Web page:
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Subject: Re: [boost] [sort] Re: [review] Formal review period for Sort library begins today, November 10, and ends Wednesday, November 19
From: Steven Ross (spreadsort_at_[hidden])
Date: 2014-11-11 22:12:20

Thank you for pointing out these interesting papers Mathias.

On Tue Nov 11 2014 at 3:31:04 PM Mathias Gaunard <
mathias.gaunard_at_[hidden]> wrote:

> On 10/11/2014 13:53, Steven Ross wrote:
> >> I have personally seen cases where sorting speed is a bottleneck.
> >>
> >> However, there are implementations that are still quite faster than this
> >> library (I have one that is at least 3.5 faster than std::sort), and
> that
> >> fares better with small sizes.
> >
> > I'd appreciate if you could point me to specific implementations and/or
> > data, so I can run a direct comparison.
> The implementation I have that I mentioned is based on these papers:
> <>
> <>
> <>
> I did not test on other random distributions than uniform.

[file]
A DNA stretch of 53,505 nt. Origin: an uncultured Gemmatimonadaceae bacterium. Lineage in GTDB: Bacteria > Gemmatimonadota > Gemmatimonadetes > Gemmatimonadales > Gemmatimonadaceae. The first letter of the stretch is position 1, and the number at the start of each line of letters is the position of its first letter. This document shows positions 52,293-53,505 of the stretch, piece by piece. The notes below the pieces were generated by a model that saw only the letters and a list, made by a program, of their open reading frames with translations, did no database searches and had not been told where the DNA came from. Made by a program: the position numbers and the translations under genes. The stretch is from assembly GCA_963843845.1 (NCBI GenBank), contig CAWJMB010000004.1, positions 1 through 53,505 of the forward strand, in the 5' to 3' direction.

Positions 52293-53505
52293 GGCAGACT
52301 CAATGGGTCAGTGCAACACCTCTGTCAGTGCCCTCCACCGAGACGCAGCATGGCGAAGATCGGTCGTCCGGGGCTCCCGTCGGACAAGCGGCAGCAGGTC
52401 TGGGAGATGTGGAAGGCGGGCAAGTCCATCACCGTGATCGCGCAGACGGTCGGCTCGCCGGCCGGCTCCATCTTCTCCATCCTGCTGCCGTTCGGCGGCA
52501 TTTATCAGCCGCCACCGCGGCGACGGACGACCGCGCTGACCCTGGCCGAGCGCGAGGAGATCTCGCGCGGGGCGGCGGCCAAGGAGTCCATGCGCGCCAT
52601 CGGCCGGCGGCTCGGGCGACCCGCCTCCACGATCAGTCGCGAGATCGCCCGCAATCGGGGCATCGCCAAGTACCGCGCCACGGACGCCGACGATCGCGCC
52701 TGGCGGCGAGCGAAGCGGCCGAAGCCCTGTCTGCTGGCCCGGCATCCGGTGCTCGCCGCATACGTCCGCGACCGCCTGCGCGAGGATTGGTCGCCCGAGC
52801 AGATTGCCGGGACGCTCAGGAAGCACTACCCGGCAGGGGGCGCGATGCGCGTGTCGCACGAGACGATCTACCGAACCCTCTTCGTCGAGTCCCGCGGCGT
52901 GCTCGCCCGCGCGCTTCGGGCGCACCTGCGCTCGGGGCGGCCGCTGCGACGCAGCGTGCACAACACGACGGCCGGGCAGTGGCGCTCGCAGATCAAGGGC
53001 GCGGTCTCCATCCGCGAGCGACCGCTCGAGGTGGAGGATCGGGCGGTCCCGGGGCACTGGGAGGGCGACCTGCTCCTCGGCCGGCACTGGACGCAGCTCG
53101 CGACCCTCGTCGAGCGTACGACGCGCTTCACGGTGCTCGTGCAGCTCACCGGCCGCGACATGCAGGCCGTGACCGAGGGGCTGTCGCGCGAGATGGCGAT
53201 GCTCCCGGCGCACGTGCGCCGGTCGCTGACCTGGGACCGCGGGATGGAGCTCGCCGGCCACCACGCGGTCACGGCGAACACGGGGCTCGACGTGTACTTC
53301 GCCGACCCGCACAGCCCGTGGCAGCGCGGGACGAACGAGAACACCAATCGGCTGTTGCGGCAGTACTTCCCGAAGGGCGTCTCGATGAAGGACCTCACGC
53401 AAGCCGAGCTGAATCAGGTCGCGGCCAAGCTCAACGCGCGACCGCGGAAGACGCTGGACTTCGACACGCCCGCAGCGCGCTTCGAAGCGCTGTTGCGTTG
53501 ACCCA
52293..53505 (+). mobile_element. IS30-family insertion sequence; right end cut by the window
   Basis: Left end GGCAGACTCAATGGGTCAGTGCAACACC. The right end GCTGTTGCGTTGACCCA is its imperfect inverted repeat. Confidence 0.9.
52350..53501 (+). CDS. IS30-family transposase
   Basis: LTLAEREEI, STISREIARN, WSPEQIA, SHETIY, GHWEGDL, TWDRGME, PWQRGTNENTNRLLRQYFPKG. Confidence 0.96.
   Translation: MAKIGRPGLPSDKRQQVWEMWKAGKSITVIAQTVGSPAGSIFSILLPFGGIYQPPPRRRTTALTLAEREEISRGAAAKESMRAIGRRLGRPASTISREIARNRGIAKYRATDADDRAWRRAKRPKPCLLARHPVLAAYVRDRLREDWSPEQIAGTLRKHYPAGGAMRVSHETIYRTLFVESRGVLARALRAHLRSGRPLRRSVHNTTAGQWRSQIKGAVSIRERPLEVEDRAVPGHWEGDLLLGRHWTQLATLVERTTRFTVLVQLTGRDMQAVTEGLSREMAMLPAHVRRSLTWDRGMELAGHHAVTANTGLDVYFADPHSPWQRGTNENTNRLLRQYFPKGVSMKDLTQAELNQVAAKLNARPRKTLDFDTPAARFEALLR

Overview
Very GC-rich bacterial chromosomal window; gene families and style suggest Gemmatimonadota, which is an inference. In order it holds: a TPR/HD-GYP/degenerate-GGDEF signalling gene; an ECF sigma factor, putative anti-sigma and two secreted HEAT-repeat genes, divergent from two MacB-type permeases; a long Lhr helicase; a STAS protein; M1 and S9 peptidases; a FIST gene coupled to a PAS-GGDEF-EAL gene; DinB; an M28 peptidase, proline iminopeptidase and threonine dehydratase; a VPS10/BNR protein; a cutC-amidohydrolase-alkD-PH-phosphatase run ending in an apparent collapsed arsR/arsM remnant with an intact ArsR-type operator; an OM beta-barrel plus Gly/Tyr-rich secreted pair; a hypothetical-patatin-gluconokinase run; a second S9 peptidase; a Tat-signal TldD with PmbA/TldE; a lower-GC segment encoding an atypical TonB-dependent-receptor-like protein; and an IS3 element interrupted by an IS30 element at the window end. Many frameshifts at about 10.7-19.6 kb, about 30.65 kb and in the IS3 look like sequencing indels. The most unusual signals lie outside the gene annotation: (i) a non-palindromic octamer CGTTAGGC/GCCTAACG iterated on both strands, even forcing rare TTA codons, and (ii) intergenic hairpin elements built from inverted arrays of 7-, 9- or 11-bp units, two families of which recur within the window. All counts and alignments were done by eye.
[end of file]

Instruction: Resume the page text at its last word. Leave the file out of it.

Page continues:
These are interesting applications of SIMD instructions with impressive
results; they might be difficult to port but they look like something that
people should seriously consider integrating into std::sort on systems that
support the required instructions. On 10M evenly distributed random floats
spread over all 32 bits available in the data type, I see a 243% speedup
for float_sort vs std::sort. For smaller data ranges the speedup is
Will these approaches work well on larger data types, such as 64 or 128-bit
integers, doubles, and strings? It appears that they might be harder to
For the algorithm that was 3.5X as fast on evenly distributed random data,
what is its worst-case performance? Some of those algorithms appeared to
be O(N*N) in the worst case. Does it sort in-place, or require a copy of
the memory?

If you have an open-source portable version of one of these approaches, and
it's as fast as advertised, it might make sense to add to boost.

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